In other news, unusually for the Highlands of Scotland we’ve had long days of unbroken sunshine.  It tempts one outside, and I and my assistant have spent the day installing trellises and preparing for the arrival of climbing roses.  Well, to be precise, I fixed up the trellises while she lay on the shed roof, watching me and napping.  All good things must end and I had to go in and get some pen work done.  I invited her to come and help – after all, she is my assistant – but she yawned and licked her paw and stayed where she was!


Upload Tonight!

I’ve uploaded some pens tonight, some rarities and some flexible pens among them.  Tonight and probably into tomorrow, I’ll be uploading some odds and ends into the “Ephemera” section.  I titled that section wrongly – it should have been “Odds and Ends” or “Bits and Pieces” as most of the things I am offering for sale there aren’t particularly ephemeral.

There is a big upgrade of my sales site underway and that’s one of several things that will be changed.


Sales Site

The Perry Duragold


Now that, I dare say, is as plain a pen as you could wish to see.  No inessentials, no furbelows and fol-de-rols there!  It has a simple straight lever and a pressed metal clip because these things are essential and not from any wish to show off!  Perhaps the only concession to appearance is the thin coating of gold but that’s it.  Thus far and no further.  The nib is a plated one.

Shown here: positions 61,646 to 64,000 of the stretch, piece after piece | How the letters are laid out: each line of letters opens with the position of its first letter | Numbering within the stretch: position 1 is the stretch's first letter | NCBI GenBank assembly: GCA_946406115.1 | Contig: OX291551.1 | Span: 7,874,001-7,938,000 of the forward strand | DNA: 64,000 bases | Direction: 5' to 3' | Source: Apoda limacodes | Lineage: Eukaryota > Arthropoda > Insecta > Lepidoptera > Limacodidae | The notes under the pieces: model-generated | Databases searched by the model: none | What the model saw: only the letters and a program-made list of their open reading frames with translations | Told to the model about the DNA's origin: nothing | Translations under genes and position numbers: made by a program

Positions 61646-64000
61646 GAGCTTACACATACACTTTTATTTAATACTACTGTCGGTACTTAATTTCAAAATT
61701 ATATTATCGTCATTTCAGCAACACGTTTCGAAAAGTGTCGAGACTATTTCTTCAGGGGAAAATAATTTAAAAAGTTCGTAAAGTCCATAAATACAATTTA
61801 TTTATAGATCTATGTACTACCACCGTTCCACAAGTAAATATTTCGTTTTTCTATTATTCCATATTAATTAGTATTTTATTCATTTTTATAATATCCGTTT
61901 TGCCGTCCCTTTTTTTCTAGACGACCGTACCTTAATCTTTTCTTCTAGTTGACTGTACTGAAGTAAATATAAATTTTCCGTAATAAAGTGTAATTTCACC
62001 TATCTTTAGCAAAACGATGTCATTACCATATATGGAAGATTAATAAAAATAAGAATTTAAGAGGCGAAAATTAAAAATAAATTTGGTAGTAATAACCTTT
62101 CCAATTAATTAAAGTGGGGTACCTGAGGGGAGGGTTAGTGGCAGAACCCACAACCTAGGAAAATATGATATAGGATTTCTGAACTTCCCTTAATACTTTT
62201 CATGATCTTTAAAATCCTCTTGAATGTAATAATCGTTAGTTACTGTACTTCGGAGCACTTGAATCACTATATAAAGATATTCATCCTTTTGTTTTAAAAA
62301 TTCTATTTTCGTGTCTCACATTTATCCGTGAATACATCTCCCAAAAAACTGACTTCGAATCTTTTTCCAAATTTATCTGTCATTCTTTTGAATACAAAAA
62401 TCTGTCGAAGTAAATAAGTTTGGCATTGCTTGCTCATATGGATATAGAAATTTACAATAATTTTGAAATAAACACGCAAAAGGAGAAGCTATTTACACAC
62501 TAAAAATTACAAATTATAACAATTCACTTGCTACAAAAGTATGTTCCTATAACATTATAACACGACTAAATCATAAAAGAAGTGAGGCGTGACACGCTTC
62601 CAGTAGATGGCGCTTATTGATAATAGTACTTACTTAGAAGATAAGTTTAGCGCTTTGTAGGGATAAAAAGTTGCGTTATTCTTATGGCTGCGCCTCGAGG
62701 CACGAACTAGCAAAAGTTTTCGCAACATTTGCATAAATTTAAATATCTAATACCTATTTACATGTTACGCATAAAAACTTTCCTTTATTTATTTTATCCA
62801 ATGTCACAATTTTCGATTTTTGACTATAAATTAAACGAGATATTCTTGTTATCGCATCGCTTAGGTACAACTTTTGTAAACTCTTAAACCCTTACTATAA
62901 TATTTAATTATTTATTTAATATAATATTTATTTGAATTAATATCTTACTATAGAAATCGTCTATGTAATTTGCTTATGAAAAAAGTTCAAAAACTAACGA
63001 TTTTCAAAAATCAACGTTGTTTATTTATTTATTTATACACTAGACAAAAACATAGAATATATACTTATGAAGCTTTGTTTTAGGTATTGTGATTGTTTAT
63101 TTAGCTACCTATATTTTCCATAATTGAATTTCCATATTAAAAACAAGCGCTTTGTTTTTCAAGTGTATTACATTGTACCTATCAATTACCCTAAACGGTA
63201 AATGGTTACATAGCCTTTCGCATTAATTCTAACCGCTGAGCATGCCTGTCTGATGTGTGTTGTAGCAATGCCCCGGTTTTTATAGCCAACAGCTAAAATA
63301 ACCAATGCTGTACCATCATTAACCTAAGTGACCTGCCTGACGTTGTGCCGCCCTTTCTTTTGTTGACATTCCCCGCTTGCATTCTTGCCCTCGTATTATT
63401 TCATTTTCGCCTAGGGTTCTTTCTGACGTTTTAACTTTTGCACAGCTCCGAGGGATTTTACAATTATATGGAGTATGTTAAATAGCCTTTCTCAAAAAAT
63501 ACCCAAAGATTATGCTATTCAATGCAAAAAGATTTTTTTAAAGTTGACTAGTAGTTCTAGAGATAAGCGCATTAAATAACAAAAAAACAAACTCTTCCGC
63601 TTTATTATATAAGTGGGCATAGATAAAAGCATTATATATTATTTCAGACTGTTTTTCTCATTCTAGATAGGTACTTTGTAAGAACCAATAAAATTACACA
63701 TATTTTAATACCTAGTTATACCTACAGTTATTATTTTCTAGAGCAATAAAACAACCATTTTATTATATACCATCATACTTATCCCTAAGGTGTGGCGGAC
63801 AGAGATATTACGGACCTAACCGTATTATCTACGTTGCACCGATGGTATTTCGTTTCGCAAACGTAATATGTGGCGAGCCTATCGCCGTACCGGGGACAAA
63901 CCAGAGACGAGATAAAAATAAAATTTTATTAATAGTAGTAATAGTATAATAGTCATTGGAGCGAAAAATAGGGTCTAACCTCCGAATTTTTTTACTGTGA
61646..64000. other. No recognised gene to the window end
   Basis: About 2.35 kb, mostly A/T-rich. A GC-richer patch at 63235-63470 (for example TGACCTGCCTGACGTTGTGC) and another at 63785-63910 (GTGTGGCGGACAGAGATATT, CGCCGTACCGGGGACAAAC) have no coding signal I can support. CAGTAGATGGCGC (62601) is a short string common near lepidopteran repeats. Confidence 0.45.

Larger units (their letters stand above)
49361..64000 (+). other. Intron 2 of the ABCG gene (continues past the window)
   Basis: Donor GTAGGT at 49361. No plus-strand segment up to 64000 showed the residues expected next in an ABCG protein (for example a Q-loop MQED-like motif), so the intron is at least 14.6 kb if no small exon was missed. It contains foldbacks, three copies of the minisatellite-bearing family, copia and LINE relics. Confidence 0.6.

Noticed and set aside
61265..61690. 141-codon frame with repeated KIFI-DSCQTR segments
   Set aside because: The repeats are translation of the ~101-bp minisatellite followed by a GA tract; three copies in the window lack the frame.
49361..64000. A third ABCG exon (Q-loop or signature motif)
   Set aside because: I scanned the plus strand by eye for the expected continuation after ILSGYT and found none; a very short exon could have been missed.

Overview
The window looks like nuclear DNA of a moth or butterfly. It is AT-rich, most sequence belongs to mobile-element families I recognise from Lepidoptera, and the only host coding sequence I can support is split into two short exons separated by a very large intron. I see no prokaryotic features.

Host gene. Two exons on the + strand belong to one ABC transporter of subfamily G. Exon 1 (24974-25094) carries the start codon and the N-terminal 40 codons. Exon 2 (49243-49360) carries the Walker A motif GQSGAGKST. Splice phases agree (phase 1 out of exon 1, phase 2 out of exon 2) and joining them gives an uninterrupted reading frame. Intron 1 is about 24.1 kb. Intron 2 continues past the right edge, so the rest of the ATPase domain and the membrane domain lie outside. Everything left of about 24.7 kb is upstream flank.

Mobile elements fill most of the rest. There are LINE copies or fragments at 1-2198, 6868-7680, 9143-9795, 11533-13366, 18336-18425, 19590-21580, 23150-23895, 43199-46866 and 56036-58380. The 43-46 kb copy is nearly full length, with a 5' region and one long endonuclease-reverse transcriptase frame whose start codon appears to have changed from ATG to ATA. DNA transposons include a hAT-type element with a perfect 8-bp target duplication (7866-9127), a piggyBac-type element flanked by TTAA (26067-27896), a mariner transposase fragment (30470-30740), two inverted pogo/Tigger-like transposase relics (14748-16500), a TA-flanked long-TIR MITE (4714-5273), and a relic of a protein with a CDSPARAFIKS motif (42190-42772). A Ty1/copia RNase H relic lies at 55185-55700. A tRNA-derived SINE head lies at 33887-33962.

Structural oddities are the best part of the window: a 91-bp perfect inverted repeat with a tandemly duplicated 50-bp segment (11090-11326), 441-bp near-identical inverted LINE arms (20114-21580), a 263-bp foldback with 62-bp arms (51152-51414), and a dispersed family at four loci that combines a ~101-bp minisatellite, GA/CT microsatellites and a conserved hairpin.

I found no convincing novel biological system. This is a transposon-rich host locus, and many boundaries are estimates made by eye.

Why am I writing about this clearly inexpensive and visually dull pen?  Well, for a start, it’s a pen you probably haven’t seen before as these are far from common.  Beyond that it’s a Perry’s Duragold, and thereby hangs a tale.
Without the work of James Perry we wouldn’t have any of the dip pens or even fountain pens that are so familiar.  A teacher, Perry was frustrated by the amount of time wasted in re-pointing students’ quills.  This was around 1819 and though steel nibs did exist they were not popular because they were so rigid.  Perry developed a way of slitting the nib to encourage ink flow and allow flexibility.  He later developed a nib with the central hole  at the top of the slit. That was really the basis of everything that followed in the pen industry.  By the 1830s, Perry’s nibs were being mass produced and supplied to schools and industry.  By the mid-1870s Perry’s was the largest manufacturer of steel nibs in the world.
In 1918, Edmund, the second son of James Perry, set up his own factory in London, producing a variety of office supplies and other items including even a motor car.  It was this company, ES Perry, that eventually produced the famous Osmiroid fountain pen.  I suspect, though I can’t say with certainty, that they also produced the Duragold.
If you think that the similarity of sounds between Duragold and Duofold can hardly be an accident, you’re probably right!  I have no doubt that the name was intended to cash in on the popularity of the more expensive American pen.  I believe that the Duragold was produced at several different prices; I used to have a Duragold with a gold nib and a single cap ring.  The present example is a sturdy, well-made pen and despite the plated nib being of the cheap, folded tip kind, it writes very well.  I confess to a fondness for it in its unpretentious utility.  I might hang onto it for a while.

An Exceptional Blackbird

I love a pen with a good story and very often the story attaches to a personalisation so I’m certainly not one of those who dislikes engraved names and initials on old pens.